From Cure Today:
Patients receiving treatment for metastatic cancer who used a web-based tool to report their symptoms either while at home or during clinic visits lived on average five months longer than their counterparts who had standard symptom monitoring, according to findings of a randomized trial reported at the 2017 ASCO Annual Meeting and published simultaneously online in JAMA.1,2
Those who used the tool also were able to stay on their chemotherapy longer, had fewer visits to the emergency department (ED), and experienced better quality of life and physical function, reported lead author Ethan M. Basch, M.D., M.Sc., F.A.S.C.O., at an ASCO press conference June 4.
“Compared to standard care, patients who self-reported symptoms experienced multiple, statistically significant, clinical benefits,” said Basch, MD, MSc, FASCO, professor of medicine at the Lineberger Comprehensive Cancer Center of the University of North Carolina, who was practicing at Memorial Sloan Kettering Cancer Center (MSK) when the study was conducted.
Providing a rationale for the study, Basch said that between visits, patients are often hesitant to call the office, until problems become severe. Even at clinic visits, with many competing topics and limited time, symptoms are often not fully communicated between patients and their doctors and nurses.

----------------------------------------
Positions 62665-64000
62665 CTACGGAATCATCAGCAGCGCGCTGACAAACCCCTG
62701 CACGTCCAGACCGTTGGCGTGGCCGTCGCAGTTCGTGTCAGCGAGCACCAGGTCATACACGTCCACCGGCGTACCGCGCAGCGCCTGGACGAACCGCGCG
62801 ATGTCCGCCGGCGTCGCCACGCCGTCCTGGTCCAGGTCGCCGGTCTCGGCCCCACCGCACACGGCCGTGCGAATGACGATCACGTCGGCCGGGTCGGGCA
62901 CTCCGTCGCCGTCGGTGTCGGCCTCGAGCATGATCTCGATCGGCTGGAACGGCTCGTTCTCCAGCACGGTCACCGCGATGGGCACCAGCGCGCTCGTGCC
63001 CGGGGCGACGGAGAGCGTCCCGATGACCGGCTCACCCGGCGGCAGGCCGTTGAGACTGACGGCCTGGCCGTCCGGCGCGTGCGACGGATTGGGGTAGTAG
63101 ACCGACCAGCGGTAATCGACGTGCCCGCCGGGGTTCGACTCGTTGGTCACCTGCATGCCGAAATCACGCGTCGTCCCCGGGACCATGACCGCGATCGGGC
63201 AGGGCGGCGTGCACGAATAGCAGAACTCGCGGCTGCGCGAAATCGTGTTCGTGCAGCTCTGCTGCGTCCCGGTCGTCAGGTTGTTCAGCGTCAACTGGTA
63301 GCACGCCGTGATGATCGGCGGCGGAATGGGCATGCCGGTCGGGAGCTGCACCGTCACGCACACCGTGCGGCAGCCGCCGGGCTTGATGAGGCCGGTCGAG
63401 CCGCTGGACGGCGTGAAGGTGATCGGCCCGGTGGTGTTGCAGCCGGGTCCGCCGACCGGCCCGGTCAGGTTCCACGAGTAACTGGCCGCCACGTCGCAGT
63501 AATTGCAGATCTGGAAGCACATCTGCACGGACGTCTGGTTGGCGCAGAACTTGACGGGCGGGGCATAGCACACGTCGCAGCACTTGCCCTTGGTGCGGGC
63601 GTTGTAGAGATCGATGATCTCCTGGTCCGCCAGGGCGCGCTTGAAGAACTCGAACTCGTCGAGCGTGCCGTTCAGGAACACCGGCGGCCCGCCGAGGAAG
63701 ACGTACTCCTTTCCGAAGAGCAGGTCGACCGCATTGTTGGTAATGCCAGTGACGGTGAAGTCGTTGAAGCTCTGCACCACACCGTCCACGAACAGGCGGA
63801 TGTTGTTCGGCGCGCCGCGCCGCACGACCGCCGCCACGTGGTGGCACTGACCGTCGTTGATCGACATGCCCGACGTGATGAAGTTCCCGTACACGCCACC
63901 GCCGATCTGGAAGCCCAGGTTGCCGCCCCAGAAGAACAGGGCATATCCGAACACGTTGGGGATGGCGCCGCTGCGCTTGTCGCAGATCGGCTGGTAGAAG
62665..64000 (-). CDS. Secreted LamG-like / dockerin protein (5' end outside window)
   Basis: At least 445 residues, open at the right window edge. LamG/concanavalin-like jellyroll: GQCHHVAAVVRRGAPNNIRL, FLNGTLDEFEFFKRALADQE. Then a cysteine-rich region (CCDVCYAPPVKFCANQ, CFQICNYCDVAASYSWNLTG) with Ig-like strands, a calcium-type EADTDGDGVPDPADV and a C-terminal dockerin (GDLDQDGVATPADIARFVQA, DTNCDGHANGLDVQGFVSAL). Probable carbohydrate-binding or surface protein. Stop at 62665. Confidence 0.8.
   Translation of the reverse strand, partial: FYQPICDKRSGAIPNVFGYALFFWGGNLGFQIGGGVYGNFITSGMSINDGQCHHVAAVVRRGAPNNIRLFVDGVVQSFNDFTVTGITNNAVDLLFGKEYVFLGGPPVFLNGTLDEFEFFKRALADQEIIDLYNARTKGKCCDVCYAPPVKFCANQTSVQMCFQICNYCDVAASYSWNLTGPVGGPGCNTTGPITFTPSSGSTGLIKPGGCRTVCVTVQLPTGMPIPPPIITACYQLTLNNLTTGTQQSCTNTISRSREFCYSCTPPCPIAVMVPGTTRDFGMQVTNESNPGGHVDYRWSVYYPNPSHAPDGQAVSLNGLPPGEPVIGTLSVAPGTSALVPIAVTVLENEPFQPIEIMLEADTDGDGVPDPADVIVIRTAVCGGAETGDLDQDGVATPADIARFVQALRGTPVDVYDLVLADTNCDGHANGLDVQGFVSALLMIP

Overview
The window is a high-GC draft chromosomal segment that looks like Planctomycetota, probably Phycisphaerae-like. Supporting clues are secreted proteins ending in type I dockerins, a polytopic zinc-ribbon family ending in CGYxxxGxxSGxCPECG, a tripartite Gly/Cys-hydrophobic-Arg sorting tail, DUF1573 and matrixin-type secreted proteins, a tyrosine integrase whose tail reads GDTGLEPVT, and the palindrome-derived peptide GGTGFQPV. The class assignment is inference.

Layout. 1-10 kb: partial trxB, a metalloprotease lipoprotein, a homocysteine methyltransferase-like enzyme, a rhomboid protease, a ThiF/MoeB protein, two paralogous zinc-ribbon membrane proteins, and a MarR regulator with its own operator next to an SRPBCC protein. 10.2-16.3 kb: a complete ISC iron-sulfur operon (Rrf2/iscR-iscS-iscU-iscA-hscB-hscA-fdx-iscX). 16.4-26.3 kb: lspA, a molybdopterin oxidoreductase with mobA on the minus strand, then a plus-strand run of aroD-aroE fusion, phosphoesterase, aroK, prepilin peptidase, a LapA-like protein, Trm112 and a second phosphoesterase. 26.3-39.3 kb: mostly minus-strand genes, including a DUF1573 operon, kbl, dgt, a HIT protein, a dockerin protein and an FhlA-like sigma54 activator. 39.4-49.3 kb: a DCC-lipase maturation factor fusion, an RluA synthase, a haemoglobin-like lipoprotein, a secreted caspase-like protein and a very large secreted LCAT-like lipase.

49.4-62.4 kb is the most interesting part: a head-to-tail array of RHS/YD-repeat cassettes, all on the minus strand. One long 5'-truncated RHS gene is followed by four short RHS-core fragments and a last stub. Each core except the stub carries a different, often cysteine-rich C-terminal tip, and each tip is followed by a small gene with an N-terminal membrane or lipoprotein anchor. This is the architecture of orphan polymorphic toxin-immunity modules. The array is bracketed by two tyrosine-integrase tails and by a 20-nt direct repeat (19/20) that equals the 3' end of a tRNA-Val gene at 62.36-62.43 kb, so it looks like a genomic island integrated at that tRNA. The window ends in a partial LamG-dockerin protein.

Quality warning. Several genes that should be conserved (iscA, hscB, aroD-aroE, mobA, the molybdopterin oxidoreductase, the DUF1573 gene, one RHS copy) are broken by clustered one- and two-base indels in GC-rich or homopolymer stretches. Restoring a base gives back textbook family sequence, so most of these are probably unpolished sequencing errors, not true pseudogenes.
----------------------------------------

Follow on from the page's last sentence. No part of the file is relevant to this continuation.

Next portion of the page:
“We hypothesized that having patients report their own symptoms—using an online system with the information conveyed to their clinicians—would prompt clinicians to intervene earlier, therefore, improving symptom control and downstream outcomes.”
The trial enrolled 766 patients between September 2007 and January 2011 who were being treated with chemotherapy for metastatic solid tumors (breast, lung, genitourinary, or gynecologic) at MSK. Patients in the intervention arm reported on 12 common symptoms, including appetite loss, dyspnea, fatigue, hot flashes, nausea, and pain, and were asked to grade each on a five-point grading scale based on the Common Terminology Criteria for Adverse Events. Each symptom could be reported either as “none,” or graded from 1 (mild) to 4 (disabling). Short descriptions were included alongside each of the choices to help patients accurately rate their symptoms.